Local denturists using 3D printer with hopes of helping healthcare workers
WINDSOR, ONT. -- Windsor-Essex denturists are looking to their in-house technology to help fight the spread of COVID-19.
On Saturday, a Facebook group was initiated by dental workers across the world.
“The initiative was to create various types of prototypes that we could have help fight COVID-19,” said owner of The Denture Center Eric Kukucka.
His team went to work on Monday, hoping to find a prototype for ventilator valves, as well as N95 and P100 masks.
“Different variations of the N95 and P100 masks that have different types of filter valves,” said Kukucka.
Kukucka says his 3D printer has the capability to make 20-30 masks per day, depending on the size.
“Now that depends if it’s the P100 or the N95. Also if it’s an external or an internal filter cap,” said Kukucka.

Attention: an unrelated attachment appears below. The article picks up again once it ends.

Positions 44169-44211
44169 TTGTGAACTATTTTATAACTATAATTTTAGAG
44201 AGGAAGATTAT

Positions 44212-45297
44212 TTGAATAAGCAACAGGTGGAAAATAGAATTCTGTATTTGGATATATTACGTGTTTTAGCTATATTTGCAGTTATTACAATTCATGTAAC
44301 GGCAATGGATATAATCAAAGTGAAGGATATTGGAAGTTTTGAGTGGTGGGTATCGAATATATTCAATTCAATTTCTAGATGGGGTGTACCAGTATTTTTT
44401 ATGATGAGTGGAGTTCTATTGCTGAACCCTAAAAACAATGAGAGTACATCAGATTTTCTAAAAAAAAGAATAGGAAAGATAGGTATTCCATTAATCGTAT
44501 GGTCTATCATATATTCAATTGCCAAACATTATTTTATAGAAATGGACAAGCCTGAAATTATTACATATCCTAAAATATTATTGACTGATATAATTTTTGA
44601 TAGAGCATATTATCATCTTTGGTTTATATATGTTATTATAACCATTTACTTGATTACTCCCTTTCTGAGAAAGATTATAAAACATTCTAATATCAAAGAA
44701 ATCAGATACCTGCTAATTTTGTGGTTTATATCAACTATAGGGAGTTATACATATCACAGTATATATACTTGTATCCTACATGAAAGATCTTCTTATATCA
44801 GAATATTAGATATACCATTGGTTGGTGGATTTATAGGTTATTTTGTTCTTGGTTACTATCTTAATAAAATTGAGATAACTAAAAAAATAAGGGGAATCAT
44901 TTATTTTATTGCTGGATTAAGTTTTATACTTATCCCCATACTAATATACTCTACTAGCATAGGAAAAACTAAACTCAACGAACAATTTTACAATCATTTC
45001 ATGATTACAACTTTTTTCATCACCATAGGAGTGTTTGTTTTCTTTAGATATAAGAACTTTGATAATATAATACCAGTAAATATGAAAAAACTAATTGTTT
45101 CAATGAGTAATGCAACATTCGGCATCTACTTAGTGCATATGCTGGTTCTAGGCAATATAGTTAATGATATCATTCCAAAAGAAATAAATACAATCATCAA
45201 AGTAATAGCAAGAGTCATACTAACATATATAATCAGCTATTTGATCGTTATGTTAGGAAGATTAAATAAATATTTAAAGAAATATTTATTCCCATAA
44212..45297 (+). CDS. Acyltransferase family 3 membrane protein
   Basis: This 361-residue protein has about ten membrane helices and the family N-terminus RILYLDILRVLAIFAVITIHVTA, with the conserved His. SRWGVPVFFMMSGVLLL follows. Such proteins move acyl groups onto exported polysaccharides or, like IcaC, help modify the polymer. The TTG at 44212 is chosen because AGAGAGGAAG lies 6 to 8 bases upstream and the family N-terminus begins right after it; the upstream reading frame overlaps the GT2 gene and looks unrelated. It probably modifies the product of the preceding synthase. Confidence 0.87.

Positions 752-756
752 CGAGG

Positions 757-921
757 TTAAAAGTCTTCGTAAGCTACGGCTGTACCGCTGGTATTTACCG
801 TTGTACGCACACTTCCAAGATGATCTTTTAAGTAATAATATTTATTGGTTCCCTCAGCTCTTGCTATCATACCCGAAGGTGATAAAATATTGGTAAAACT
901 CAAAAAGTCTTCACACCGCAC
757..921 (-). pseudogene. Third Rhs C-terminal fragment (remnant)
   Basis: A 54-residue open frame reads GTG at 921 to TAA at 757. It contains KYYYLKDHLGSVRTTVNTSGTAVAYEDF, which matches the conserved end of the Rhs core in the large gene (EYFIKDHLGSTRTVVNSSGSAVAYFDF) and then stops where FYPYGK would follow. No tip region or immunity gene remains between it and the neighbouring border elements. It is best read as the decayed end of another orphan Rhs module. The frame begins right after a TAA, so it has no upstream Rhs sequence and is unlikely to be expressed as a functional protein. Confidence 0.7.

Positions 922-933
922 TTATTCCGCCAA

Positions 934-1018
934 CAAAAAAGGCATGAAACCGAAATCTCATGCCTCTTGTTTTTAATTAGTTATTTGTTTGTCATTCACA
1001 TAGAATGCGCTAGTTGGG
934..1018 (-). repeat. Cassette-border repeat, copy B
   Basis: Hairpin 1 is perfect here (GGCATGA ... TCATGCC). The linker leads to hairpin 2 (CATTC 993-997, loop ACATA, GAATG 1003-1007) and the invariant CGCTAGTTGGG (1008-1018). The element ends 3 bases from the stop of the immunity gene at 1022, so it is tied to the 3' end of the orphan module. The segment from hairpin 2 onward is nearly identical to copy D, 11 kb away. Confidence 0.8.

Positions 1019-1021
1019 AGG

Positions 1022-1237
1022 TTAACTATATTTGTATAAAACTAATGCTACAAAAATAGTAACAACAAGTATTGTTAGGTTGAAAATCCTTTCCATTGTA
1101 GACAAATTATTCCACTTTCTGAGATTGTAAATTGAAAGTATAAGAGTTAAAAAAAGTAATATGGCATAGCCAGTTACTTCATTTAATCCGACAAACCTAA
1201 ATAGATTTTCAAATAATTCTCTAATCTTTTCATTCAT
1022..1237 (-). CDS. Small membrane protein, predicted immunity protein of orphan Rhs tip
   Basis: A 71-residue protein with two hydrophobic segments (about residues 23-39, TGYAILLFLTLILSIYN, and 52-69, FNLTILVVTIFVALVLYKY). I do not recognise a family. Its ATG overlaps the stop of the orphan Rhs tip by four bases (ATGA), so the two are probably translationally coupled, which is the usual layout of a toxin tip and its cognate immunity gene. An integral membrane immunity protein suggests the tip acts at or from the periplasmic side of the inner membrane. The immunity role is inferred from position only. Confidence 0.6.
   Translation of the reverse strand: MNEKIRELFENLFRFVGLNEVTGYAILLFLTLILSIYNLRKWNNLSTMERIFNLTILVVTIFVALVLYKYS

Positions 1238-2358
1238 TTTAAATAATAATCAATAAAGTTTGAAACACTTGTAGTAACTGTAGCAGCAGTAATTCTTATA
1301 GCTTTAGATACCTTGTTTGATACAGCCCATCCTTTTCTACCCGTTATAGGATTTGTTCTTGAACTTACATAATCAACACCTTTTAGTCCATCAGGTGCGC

They also started developing prototypes for “face shields”.
What makes these masks unique is the possibility of multiple use, according to denturist Adam Mazzuca, who works at The Denture Center.
“They are digitally printed with a plastic resin, which means it is non permeable and health care providers would be able to use one mask,” said Mazzuca.
None of the prototypes have been approved.
In a statement released to CTV Windsor, Windsor Regional Hospital says:
“We truly appreciate Windsor/Essex support as we collectively address this COVID-19 pandemic. At this time we are focusing on N95 masks/respirators, surgical/procedure mask, gowns, gloves and sanitizer donations. When it comes to 3D printing of mechanical vents etc., we truly need to get Health Canada support and approval. When it comes to 3-D printing of items like “face shields” we can examine them internally through our clinical teams pending Health Canada approvals.”
Kukucka tells CTV Windsor the concepts at least show the possibilities of what can happen when people come together to help.
“It’s incredible to see what can happen with digital technology and communication abroad in this world of self-isolation.”